Road bikes costing less than $1,000 usually have aluminum frames that tend to be heavier and transmit more road vibration. However, some budget-friendly bikes include a few carbon composite accents in the fork and rear triangle to lighten the load and help dampen vibration. You'll also find lower-quality components, which may impact performance, but many riders with a good base bike find they can switch these out later.
You can find cheap road bikes with smaller price tags, but experts say they aren't worth the much heavier frames and low-quality components that will require frequent repairs or adjusting.
Balancing performance, quality and value, the Diamondback 2012 Podium 1 Road Bike (*Est. $560) is our favorite entry-level model. Reviewers say that after being calibrated correctly, it rides very smooth and light. The Podium 1 has a quality 7005 aluminum frame coupled to a carbon fork. The included Shimano Sora rear derailleurs and dual-control shifters may not compare to Ultegra performance, but beginning riders won't need any better. After naming it one of the best road bikes under $1,000, CheapRoadBikes.org adds, "You can easily upgrade [components] individually."
This road bike does require assembly, and while users say it's not difficult, a final tune-up at a professional bike shop is highly recommended. Once the Podium 1 is calibrated, owners are surprised at how fast and smooth it rides; its slightly elevated headtube means a more comfortable, less crouched position. Users' only complaint is the seat, which they say is too uncomfortable for long treks.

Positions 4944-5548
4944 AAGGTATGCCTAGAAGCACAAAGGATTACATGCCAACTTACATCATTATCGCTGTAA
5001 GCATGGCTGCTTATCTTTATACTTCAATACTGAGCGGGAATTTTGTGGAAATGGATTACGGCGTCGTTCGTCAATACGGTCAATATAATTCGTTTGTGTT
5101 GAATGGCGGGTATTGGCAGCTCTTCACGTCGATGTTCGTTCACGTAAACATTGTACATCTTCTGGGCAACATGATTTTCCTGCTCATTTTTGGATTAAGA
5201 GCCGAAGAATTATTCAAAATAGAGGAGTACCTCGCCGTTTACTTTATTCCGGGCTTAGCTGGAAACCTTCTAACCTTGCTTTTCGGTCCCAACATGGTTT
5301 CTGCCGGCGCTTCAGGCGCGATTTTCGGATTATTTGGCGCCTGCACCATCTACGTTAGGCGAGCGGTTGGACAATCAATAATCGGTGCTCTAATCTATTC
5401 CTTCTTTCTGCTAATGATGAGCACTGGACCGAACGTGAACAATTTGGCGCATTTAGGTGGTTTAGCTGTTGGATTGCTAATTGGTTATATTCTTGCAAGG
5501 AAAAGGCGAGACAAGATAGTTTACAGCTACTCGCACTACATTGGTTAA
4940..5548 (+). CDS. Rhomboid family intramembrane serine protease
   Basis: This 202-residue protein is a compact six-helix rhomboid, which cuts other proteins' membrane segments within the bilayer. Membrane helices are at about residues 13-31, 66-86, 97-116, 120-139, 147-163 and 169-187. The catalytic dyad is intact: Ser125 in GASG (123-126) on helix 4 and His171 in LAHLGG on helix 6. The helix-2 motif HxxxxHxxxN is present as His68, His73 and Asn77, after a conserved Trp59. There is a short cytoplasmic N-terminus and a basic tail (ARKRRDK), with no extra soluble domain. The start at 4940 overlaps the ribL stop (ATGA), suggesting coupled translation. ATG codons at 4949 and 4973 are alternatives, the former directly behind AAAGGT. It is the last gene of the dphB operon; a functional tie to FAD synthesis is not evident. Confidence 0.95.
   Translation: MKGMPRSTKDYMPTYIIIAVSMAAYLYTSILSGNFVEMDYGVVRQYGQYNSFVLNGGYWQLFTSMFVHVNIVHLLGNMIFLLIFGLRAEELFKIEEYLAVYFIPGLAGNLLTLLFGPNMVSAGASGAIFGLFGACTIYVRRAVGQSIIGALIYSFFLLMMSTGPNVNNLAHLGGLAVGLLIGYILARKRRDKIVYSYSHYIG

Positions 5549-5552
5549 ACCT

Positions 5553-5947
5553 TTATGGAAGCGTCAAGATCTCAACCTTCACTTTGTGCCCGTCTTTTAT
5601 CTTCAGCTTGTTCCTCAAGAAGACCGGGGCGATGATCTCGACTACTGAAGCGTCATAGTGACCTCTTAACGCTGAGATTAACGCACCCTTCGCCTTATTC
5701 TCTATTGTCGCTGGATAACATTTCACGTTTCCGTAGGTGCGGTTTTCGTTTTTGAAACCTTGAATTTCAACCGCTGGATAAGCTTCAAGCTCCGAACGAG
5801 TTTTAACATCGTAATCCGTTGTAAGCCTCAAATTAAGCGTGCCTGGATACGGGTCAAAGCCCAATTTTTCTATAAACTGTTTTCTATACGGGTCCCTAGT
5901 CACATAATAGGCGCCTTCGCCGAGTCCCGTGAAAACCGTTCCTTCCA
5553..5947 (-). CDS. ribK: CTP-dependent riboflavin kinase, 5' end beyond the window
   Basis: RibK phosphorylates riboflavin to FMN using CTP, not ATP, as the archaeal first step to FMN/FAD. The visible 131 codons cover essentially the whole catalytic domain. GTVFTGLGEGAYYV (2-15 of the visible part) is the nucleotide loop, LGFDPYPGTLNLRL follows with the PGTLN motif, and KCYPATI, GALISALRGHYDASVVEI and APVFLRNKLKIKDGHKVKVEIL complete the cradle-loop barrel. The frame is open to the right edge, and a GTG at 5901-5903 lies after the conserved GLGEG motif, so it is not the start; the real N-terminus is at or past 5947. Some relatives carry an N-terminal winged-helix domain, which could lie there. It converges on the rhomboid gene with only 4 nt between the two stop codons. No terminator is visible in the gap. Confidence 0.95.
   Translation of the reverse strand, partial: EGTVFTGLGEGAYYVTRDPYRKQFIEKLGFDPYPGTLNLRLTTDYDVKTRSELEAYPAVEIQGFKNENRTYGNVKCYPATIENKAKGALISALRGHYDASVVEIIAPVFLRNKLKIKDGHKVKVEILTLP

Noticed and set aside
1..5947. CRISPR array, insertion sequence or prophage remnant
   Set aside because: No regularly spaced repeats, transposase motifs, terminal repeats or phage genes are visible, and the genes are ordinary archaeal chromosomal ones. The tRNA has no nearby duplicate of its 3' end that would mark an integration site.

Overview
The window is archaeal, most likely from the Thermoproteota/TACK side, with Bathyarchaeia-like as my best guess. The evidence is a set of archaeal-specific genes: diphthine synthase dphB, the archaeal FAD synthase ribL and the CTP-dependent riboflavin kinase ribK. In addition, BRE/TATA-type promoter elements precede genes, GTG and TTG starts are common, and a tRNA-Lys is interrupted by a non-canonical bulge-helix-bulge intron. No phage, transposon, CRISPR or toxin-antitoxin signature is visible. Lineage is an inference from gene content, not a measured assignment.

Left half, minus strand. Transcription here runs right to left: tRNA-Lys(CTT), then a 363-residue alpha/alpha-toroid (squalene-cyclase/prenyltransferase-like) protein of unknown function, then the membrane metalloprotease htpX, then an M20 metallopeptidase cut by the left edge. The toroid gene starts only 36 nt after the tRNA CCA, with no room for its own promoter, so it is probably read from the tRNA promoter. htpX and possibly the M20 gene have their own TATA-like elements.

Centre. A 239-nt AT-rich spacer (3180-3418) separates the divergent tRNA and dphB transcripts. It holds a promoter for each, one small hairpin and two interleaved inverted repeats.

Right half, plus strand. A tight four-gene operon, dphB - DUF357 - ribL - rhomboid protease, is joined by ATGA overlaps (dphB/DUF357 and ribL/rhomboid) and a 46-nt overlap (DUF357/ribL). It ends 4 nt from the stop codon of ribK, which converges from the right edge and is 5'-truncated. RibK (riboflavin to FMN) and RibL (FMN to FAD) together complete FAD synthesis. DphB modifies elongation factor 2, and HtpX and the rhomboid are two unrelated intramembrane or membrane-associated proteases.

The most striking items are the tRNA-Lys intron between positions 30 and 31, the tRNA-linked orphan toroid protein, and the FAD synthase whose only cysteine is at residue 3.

The Giant Defy 2 (*Est. $800) is another front-runner in the cheap bike category. Triathlon Plus magazine editors say the "Defy's frameset is based around Giant's signature compact design and has a low-slung top tube that leaves plenty of exposed seat tube, its slim arched seat stays offering masses of compliance over rough surfaces." While handling is best described as encouraging, "its stability left us brimming with confidence but without ever being sluggish."
It also gets Bicycling Magazine's 2012 Editors' Choice award as best entry-level bike for the third year in a row. Editors say, "at speed, hints of the Giant Defy 2's race-inspired pedigree show through admirably, but the bike's handling remains neutral and stable, due in part to an upright position."
If you're an aspiring racer willing, the Cannondale CAAD8 Tiagra (*Est. $1,050) is worth considering. Road.cc says the bike feels "light and nimble" with precise steering; quick descents remain stable thanks to the carbon-bladed Cannondale Ultra fork. The frame is a "really high quality piece of work" featuring Cannondale's Synapse Active Vibration Elimination (SAVE) seat stays to provide bump and buzz absorption at the back, editors say.